Once upon a time, when I was a fresh-faced and excited eighteen-year-old, I approached festival packing like I did any other holiday: with my most stylish outfits, different accessories and shoes for each look — and not much to how I would carry everything on my back. I was all about fun, drunken frolicking, getting the best pictures for social media and glitter. I know, I know — even I’m rolling my eyes writing this.
You’ll be glad to know that my 2023 preparation is very different, especially now I have several big camping festivals under my belt like Glastonbury, Reading & Leeds and my hometown local, Latitude. Maybe it’s because my frontal lobe is finally fully developed or maybe it’s the last few years of lockdowns bringing things back to basics, but this year my main aim is to pack as lightly and as logically as possible. That means packing shoes that won’t rub and chafe, considering how different materials interact with the elements, and trying to double up on pieces as much as possible.
Read on for all my tips, tricks and practical festival essentials, from fashion and beauty to camping gear that has saved my skin. Whether you’re a seasoned festival-goer or a total newbie, this list will hopefully help you, too (or at least take some pressure off your shoulders — literally and figuratively).
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Think carefully about your getting-there outfit and pack fresh clothes for when you leave
This may sound contradictory, especially since this guide is all about minimising your packing, but hear me out. On your first day at a camping festival, you’re heading off early, either waiting in line in a cramped car or rammed onto public transport, lugging all your things across fields (sometimes with multiple trips) and putting up your tent. You’re going to end up hot, sweaty and feeling a bit icky. Of course, camping festivals are all about getting stuck into the camping life, but starting your week or weekend out already feeling disgusting and uncomfy isn’t fun. That’s why I suggest really thinking about what you wear on the way, and anticipating wanting to change into something else once you can relax.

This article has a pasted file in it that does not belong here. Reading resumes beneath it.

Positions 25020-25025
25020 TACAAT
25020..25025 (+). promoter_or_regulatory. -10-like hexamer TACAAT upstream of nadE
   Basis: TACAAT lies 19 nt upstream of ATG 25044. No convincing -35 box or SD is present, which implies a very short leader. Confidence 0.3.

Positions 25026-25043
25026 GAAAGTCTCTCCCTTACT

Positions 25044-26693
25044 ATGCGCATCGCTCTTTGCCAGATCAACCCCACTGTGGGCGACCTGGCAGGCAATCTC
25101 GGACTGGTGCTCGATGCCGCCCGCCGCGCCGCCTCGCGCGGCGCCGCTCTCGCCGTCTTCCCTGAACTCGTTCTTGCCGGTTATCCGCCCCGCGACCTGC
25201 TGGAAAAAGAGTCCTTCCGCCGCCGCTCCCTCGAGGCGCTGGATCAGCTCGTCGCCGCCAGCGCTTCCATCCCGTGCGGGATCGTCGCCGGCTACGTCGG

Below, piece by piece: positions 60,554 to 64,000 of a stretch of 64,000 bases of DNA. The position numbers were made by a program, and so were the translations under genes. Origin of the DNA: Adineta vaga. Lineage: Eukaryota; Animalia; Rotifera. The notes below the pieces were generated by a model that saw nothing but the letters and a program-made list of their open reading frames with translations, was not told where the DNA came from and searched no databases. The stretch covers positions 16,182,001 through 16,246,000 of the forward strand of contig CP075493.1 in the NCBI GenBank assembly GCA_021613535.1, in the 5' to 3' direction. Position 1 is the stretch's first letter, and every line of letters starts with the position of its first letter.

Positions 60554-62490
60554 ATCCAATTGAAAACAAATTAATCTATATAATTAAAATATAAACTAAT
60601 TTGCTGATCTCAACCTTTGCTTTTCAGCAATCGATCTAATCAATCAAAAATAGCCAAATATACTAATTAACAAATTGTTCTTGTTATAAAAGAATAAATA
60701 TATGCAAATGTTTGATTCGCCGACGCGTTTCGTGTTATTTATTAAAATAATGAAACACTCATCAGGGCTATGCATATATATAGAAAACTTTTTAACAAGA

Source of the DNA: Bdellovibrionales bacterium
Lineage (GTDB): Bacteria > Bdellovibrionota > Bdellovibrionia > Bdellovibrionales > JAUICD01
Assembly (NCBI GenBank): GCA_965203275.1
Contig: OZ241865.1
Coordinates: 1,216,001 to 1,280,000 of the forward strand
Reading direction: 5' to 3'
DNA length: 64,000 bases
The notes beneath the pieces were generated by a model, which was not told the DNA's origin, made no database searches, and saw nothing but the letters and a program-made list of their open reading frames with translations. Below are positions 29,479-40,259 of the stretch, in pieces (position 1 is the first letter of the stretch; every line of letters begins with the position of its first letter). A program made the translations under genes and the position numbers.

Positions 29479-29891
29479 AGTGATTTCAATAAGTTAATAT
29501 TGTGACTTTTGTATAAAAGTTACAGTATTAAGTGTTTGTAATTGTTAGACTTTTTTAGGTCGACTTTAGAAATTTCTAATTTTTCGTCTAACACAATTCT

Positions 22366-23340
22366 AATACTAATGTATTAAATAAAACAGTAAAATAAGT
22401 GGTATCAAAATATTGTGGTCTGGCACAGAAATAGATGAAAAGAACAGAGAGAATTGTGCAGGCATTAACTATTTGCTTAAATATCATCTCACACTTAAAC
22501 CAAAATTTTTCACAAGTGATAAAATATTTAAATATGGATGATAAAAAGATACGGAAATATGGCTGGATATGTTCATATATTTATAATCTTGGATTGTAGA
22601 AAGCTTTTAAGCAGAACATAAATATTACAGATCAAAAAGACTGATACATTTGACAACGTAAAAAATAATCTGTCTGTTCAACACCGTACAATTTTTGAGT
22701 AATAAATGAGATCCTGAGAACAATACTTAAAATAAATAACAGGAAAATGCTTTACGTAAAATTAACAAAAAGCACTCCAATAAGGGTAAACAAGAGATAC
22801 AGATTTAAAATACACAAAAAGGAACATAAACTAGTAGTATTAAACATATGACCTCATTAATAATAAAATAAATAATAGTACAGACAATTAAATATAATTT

For ease and comfort, my go-to, getting-to-the-festival outfit is always a pair of moisture-wicking and breathable leggings, a tank top and an oversized button-down shirt — usually with my bulky fleece or jumper tied around my waist and my heaviest shoes. This keeps me warm in the early hours, and I can easily strip layers off as the day heats up. It also keeps my heaviest, bulkiest items (the fleece and shoes) out of my bag (and off my back). Plus, if your backpack straps do start to rub — test this out with the full weight before you leave! — you have some layers to protect your shoulders.
For the last day, when I leave the festival, I always pack a totally fresh set of clothes, especially fresh underwear and socks. Trust me, it’s a total game-changer for facing the journey home after five days without a shower — particularly if you’re having to confront post-festival reality on public transport. In my case, this is always the comfiest outfit I can think of: leggings or cycle shorts and a baggy T-shirt. Almost like socially acceptable pyjamas for a snooze on the way home.
Pack your outfits into clear plastic bags and label them